Cons

    Lots of turnover Huge amounts of effort and dedication everyday needed to succeed


  6. Great company!

    • Work/Life Balance
    • Culture & Values
    • Career Opportunities
    • Comp & Benefits
    • Senior Management
    Current Employee - Collections in Phoenix, AZ
    Current Employee - Collections in Phoenix, AZ
    Recommends
    Positive Outlook
    Approves of CEO

    Pros

    Great company to work for! I love the company values and leadership development I've received

    Cons

    A lot of decisions are arbitrary and there is no appeals process


  7. Helpful (1)

    Senior Account Executive

    • Work/Life Balance
    • Culture & Values
    • Career Opportunities
    • Comp & Benefits
    • Senior Management
    Former Employee - Senior Account Executive in Scottsdale, AZ
    Former Employee - Senior Account Executive in Scottsdale, AZ
    Recommends
    Negative Outlook
    No opinion of CEO

    I worked at Yelp full-time (More than a year)

    Pros

    Great people and fun atmosphere. Stocked kitchen. Able to do the job at your speed and take breaks when needed depending on your manager. Very energetic and fast paced office.

    Cons

    Very slow to implement changes within company to keep pace with online competitors - Google. Feedback from sales account executives is lost in translation to engineering and top level executives. Very young and sometimes inexperienced managers leading to authoritarian managing techniques ie, clock in at this time, hit call metrics or else.

    Advice to Management

    Hire more engineers to keep pace with customer needs and market changes. Hiring 50 people for sales and only having 5 of those people still with the company after the first year is not a good thing!


  8. Helpful (1)

    good entry level job

    • Work/Life Balance
    • Culture & Values
    • Career Opportunities
    • Comp & Benefits
    • Senior Management
    Current Employee - Account Executive in Scottsdale, AZ
    Current Employee - Account Executive in Scottsdale, AZ
    Recommends
    Positive Outlook
    Approves of CEO

    I have been working at Yelp full-time (More than a year)

    Pros

    great benefit, good work life balance, free food, they pay for you gym membership, amazing sales training, helps you be succuessful in live

    Cons

    They promote some unqualified people - Pay is low - Can be frustrating - Low retention rate - Angry business owners - Review filter

    Advice to Management

    Listen more, don't promote so quickly,


  9. Account Executive

    • Work/Life Balance
    • Culture & Values
    • Career Opportunities
    • Comp & Benefits
    • Senior Management
    Former Employee - Account Executive in San Francisco, CA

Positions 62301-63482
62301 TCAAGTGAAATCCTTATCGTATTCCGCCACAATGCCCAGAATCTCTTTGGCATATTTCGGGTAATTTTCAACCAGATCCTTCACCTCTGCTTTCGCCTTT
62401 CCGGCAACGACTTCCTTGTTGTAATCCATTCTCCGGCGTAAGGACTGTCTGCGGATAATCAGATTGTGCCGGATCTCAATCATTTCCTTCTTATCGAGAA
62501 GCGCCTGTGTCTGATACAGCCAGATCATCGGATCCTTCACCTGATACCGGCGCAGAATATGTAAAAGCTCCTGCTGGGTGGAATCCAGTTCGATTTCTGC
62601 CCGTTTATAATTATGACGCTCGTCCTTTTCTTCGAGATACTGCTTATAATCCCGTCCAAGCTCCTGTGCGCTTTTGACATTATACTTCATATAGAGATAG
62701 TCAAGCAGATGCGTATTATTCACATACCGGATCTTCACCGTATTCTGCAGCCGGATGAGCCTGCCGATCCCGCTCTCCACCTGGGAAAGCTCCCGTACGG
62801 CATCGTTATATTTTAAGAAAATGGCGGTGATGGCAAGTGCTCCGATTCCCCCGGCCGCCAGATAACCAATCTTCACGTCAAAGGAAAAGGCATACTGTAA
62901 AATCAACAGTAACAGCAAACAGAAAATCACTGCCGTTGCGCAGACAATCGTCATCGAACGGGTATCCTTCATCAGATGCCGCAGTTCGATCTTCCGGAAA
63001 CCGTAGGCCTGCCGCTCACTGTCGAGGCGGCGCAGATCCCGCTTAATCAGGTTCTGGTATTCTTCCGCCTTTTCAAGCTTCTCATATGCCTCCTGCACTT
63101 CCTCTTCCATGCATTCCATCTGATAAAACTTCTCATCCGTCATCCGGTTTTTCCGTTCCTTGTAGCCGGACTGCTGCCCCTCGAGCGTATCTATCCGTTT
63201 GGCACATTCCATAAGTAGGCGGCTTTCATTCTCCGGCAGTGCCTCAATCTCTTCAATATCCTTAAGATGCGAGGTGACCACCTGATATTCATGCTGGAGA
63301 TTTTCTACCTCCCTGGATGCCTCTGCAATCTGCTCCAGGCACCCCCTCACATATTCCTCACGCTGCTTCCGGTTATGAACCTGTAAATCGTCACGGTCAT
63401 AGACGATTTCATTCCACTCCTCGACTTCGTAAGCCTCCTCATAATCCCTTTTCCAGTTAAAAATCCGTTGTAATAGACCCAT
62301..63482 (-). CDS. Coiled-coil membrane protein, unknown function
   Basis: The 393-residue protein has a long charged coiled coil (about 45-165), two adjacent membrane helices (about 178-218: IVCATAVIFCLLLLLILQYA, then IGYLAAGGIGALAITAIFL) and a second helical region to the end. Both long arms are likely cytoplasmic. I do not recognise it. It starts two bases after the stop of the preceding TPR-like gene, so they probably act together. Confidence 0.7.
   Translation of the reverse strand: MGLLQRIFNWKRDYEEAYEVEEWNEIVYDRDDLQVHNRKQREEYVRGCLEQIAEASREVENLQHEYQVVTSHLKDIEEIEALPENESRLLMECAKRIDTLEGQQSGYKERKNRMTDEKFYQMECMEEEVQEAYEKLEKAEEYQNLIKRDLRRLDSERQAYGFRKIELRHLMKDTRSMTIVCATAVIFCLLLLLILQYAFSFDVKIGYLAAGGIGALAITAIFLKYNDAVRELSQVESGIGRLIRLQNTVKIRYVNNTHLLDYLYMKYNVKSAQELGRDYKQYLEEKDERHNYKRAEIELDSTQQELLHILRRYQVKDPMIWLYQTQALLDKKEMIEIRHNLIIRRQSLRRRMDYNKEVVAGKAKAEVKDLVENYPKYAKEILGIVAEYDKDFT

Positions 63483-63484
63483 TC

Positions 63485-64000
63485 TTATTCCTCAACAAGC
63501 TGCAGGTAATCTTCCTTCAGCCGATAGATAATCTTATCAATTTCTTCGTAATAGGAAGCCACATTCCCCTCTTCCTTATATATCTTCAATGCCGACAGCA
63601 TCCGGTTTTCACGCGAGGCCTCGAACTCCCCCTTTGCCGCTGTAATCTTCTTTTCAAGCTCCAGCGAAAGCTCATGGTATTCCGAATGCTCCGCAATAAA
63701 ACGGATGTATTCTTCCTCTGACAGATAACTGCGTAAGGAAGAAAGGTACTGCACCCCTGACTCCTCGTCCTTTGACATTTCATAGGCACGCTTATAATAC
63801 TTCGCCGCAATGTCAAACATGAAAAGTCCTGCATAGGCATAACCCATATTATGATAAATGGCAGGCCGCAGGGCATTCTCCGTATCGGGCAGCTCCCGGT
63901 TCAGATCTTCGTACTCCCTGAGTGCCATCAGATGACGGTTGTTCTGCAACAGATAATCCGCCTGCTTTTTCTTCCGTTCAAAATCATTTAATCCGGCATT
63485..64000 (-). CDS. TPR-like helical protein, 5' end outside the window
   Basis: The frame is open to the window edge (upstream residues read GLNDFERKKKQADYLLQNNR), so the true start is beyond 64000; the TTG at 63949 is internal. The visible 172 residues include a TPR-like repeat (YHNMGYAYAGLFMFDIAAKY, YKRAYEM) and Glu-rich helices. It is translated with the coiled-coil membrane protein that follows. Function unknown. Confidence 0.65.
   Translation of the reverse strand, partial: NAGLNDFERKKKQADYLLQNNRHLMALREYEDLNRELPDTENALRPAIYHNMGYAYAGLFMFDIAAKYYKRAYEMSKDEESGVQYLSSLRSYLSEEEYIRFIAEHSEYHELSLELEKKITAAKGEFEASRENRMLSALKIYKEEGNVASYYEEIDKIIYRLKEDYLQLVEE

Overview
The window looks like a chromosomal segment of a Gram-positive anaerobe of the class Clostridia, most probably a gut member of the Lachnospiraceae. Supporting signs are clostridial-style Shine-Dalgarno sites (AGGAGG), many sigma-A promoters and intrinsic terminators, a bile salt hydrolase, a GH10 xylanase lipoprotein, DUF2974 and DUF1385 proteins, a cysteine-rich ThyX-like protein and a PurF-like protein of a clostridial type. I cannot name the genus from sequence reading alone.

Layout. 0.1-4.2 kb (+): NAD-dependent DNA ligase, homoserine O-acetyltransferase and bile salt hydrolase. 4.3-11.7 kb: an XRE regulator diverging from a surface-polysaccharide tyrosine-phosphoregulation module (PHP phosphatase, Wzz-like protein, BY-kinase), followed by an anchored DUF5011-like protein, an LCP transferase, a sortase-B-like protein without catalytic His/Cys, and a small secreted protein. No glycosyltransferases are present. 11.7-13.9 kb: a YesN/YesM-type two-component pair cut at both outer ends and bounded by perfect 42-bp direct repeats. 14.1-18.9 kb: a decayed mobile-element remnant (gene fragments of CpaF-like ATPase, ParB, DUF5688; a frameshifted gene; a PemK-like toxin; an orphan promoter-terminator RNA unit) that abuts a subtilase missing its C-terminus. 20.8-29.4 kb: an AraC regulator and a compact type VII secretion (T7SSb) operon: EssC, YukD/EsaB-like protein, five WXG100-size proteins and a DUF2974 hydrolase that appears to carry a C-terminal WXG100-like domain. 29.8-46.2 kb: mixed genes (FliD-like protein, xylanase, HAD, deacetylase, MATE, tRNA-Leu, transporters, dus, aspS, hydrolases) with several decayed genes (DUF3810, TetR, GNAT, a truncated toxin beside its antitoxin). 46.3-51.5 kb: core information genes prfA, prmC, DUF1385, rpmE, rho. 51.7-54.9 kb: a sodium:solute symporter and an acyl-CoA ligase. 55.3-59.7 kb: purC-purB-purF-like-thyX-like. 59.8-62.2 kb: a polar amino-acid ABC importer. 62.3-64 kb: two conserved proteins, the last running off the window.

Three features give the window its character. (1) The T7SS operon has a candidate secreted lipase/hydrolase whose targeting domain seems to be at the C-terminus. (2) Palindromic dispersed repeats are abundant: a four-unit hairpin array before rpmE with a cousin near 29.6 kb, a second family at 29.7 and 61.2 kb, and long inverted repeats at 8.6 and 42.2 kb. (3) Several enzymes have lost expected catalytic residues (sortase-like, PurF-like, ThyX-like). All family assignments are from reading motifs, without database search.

Former Employee - Account Executive in San Francisco, CA
    Recommends
    Negative Outlook
    Approves of CEO

    I worked at Yelp (More than a year)

    Pros

    This role sharpens your sales teeth and shows you how to persuade people into your way of thinking. Asking business owners who don't want to advertise on Yelp what their business goals are and why they started their business in the first place is not a sustainable business practice. The product works for businesses that it makes sense for (service, food, pro serv, some auto), but it hurts a lot of businesses too. Its not a consistent product with a proven track record. Good culture if you like a fratty young wolf of wallstreet vibe. Snacks are junky and make those that eat them fat. Same lunch every day. Engineers are treated as kings and sales people are treated as peasants.

    Cons

    A lot of business owners have negative experiences with Yelp. On numerous occassions I spoke with business owners over the phone and in person that told me they were told they could manipulate the reviews if they paid. This must have been an old sales tactic, but it's really done away with a large portion of the sellable business population.

    Advice to Management

    Stay away from the "anything can happen" mentality and work towards providing valuable feedback and solutions to underperforming reps or reps that want to be on top. Don't beat around the bush, be straightforward and more professional.


  10. work`

    • Work/Life Balance
    • Culture & Values
    • Career Opportunities
    • Comp & Benefits
    • Senior Management
    Current Employee - Anonymous Employee
    Current Employee - Anonymous Employee
    Recommends
    Positive Outlook
    Approves of CEO

    Pros

    Good people to work with

    Cons

    Low pay compared to other AE positions

    Advice to Management

    N/A


  11. Great Experience

    • Work/Life Balance
    • Culture & Values
    • Career Opportunities
    • Comp & Benefits
    • Senior Management
    Current Employee - Account Executive in San Francisco, CA
    Current Employee - Account Executive in San Francisco, CA
    Recommends
    Positive Outlook
    Approves of CEO

    I have been working at Yelp (More than a year)

    Pros

    great company culture, very transparent, good benefits- gym reimbursement, stocked fridge with snacks, breakfast, and lunch foods, young, driven culture who also have the work hard, play hard mentality, tough sales quotas, but amazing training that provides you with all the tools to make you successful, if you can put your head down and consistently be willing to work hard- you'll find success in this role

    Cons

    open calling (cold calling) 45-70 businesses a day can really rack your brain, a positive outlook everyday is really important, the base pay isn't great so you want to put everything you can into hitting and exceeding quotas

    Advice to Management

    I don't have a ton of advice...they know what they're doing.